The Mainstreaming of KVLT

KVLT has been around the underground side of black metal for a while. Utilizing a more medieval feeling of the word “cult”, the sub genre embraces limited edition culture with a mix of pagan, occult, and dark imagery, and is also used to highlight underground status. Beyond the music following, fashion lines began to emerge embracing and marketing the KVLT style. Black and white shirts, little color, with dark imagery or pop-culture manipulated into a state of KVLT.

And as all things that emerge, so do their clones. More and more fashion lines began to emerge embracing the KVLT scene for style and not substance; and as the trend grew beyond the music it began to leak outside of the subculture itself.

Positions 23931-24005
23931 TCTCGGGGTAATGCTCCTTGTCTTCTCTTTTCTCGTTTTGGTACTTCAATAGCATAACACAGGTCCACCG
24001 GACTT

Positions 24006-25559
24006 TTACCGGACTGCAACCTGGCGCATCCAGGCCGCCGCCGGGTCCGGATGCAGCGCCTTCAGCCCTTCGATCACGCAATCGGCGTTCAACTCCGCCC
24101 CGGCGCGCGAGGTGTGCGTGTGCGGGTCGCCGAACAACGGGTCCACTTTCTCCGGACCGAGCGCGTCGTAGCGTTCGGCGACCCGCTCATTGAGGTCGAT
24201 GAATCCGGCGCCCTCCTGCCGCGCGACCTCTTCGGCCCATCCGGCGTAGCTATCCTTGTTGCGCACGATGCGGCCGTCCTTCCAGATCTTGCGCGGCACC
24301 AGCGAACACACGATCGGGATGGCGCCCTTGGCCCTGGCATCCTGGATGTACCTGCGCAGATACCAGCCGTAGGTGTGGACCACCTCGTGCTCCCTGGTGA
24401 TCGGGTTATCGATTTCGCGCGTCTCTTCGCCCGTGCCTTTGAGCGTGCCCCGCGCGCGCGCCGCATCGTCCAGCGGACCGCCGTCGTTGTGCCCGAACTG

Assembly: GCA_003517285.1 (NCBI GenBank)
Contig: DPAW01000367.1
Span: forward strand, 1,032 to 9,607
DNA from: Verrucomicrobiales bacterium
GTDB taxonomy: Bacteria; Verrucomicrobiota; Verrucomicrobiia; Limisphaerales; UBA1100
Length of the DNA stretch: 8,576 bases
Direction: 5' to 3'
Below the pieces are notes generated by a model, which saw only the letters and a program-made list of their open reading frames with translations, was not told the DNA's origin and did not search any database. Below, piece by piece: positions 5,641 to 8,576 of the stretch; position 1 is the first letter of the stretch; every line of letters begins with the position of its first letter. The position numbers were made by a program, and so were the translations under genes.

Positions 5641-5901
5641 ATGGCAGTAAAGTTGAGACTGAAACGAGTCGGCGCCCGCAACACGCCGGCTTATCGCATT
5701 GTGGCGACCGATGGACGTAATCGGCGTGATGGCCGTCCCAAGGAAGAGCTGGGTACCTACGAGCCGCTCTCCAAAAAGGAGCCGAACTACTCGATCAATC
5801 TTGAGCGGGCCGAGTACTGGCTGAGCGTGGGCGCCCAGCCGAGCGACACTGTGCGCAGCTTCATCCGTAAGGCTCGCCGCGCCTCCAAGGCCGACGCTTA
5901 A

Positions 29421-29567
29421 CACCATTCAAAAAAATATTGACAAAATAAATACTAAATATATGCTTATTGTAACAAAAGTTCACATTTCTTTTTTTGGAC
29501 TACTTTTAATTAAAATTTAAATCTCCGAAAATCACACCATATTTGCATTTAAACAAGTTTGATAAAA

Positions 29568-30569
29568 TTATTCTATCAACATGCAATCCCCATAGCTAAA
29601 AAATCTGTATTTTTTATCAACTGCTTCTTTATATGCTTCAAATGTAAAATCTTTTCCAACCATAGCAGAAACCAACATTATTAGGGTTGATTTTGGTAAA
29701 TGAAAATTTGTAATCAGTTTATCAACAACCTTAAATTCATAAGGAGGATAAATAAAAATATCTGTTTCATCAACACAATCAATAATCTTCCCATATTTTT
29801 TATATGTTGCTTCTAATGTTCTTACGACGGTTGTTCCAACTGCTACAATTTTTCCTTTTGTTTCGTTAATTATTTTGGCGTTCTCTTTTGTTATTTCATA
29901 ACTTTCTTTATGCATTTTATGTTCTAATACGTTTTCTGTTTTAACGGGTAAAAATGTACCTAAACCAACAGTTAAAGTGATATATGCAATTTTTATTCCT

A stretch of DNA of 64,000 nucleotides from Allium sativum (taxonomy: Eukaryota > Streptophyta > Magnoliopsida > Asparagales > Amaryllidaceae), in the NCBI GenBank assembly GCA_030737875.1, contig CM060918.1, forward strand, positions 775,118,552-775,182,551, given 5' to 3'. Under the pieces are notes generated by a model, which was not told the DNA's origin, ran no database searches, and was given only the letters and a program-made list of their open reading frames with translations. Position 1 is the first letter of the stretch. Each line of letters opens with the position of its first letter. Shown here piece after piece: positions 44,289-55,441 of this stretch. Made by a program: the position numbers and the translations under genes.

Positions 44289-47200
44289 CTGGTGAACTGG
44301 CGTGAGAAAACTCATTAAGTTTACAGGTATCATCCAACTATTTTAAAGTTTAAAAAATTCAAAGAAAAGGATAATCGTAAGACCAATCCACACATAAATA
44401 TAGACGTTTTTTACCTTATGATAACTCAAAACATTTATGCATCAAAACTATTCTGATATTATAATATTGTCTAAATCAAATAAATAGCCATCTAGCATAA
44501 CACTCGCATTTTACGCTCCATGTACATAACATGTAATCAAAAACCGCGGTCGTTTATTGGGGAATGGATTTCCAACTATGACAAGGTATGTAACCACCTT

So here we are a year or so later, as Actual Pain t-shirts begin getting reproduced and slightly toned down for malls and broad fashion lines, musicians begin embracing the symbolism. Which takes me to what I found today.

Ke$ha – Die Young

Ke$ha’s latest video blurs pop and KVLT style together, which in my mind signals that it’s time to throw in the underground towel. The video bounces between the dark imagery and symbols to auto-tuned pop and hot bodied dancers. Signaling the first step of yet another underground subculture being thrust into the mainstream spotlight because of its style set–with no regard to the substance of the genre itself.

Locke Hilderbrand

Locke has grown up with an eclectic mix of travel and technology at all times. His views and ideas are inspired by the fusion of subcultures and street scenes, global travel and the internet. He is a cultural translator and scene adaptor by day, artist by night, always hunting for what's next and embracing what's now

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